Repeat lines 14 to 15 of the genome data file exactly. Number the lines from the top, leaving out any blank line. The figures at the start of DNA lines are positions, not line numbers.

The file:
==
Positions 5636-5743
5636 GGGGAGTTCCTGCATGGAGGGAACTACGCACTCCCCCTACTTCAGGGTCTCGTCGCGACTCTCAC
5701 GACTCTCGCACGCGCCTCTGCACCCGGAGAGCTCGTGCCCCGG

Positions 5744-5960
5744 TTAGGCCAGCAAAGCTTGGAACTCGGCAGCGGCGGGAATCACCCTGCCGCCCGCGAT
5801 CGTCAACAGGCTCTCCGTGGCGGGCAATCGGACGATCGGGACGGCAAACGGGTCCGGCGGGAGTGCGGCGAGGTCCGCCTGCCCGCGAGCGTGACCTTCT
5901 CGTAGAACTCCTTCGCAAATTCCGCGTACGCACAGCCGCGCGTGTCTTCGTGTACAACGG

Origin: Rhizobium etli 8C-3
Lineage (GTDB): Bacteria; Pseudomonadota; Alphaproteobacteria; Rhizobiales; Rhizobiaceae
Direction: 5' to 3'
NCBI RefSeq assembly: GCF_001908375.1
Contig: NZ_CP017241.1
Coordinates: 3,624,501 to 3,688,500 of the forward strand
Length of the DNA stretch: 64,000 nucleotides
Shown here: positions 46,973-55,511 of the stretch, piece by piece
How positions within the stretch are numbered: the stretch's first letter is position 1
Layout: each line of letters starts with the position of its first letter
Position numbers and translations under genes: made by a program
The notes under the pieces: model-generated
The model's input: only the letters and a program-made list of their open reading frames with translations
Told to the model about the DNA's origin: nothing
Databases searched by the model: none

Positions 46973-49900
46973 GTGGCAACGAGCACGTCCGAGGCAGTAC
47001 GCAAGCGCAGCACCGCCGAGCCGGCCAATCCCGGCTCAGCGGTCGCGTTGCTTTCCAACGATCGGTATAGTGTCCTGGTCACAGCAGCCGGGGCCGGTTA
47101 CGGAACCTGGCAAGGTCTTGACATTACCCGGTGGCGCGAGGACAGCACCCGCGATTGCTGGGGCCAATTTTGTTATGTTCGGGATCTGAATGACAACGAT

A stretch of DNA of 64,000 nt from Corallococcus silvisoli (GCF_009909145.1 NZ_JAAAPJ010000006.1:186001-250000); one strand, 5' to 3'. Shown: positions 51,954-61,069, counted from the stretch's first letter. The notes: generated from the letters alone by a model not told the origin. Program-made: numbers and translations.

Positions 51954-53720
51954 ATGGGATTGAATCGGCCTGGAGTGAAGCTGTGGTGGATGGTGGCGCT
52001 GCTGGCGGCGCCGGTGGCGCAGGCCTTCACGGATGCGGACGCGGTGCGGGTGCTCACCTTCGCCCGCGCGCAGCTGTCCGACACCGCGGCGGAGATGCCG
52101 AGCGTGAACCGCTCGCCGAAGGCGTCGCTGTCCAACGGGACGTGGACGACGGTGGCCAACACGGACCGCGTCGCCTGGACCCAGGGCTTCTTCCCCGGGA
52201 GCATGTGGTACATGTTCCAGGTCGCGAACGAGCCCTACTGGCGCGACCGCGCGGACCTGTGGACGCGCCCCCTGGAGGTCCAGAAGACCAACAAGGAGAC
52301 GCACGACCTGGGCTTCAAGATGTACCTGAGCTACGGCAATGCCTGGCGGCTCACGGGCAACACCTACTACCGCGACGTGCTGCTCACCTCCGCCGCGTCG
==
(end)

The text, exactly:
Length of the DNA stretch: 64,000 nucleotides
Shown here: positions 46,973-55,511 of the stretch, piece by piece